From the Chicago Tribune: Did UN agency serve as ATM for North Korea?
By Bay Fang
Published March 11, 2007
WASHINGTON -- The United Nations Development Programme office in Pyongyang, North Korea, sits in a Soviet-style compound. Like clockwork, a North Korean official wearing a standard-issue dark windbreaker and slacks would come to the door each business day.
He would take a manila envelope stuffed with cash--a healthy portion of the UN's disbursements for aid projects in the country--and leave without ever providing receipts.
According to sources at the UN, this went on for years, resulting in the transfer of up to $150 million in hard foreign currency to the Kim Jong Il government at a time when the United States was trying to keep North Korea from receiving hard currency as part of its sanctions against the Kim regime.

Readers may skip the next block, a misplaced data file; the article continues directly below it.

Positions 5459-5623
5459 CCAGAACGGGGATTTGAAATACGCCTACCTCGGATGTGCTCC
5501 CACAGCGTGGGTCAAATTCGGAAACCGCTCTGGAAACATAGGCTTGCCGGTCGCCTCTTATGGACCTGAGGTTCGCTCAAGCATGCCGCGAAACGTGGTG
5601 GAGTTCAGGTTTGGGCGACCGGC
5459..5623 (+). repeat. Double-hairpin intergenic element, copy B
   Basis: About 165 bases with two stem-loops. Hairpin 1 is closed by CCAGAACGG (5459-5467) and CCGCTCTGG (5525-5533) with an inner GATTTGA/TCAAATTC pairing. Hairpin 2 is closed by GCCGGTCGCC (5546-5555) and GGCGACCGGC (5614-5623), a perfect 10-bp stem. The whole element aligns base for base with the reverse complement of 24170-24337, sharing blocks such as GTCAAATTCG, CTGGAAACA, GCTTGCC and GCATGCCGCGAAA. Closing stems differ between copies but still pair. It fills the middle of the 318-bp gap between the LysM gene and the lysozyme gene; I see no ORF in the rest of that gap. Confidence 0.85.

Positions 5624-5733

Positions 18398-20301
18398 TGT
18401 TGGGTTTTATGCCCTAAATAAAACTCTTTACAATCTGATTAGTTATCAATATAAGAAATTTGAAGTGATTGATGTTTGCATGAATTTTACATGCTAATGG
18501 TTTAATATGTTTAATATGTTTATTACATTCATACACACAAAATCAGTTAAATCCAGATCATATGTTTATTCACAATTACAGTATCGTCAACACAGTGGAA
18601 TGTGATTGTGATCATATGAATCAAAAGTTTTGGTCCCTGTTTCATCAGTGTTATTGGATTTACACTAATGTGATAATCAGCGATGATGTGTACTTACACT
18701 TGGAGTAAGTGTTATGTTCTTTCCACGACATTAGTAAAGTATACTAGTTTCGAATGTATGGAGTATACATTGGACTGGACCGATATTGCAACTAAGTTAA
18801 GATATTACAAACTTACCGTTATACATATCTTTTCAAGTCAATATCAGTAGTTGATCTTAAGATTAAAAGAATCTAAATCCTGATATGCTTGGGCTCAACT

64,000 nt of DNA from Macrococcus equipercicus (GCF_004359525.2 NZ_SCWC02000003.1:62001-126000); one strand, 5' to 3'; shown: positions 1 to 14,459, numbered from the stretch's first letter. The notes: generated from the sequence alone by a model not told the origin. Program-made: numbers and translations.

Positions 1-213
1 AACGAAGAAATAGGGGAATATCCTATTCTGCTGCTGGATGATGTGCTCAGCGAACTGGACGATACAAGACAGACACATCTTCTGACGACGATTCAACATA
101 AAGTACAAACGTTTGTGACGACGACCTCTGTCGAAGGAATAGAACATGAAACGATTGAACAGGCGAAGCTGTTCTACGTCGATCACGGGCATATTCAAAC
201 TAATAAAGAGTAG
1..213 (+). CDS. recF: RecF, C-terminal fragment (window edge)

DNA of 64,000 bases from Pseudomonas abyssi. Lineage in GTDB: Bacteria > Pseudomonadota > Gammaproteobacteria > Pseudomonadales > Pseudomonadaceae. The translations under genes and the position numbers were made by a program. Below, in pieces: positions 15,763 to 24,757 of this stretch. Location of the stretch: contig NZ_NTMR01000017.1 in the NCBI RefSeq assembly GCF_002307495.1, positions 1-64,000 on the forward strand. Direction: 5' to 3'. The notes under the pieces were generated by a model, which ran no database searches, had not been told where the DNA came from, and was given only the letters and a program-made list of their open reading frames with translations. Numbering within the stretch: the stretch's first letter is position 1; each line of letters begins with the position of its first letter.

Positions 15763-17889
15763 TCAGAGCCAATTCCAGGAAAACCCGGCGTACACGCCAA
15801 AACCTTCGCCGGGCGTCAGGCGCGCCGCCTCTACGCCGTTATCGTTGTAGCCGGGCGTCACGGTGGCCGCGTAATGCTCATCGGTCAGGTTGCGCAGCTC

"At the end, we were being used completely as an ATM machine for the regime," said one UN official with extensive knowledge of the program. "We were completely a cash cow, the only cash cow in town. The money was going to the regime whenever they wanted it."
Earlier this month, the development program, known as UNDP, quietly suspended operations in North Korea, saying it could not operate under guidelines imposed by its executive board in January that prohibited payments in hard currency and forbade the employment of local workers handpicked by the North Korean government.
But some diplomats suspect the timing of the suspension was heavily influenced by a looming audit that could have proved embarrassing to the UN.
Embarrassing? The UN embarrassed? Since when does corruption embarrass the very embodiment of corruption?
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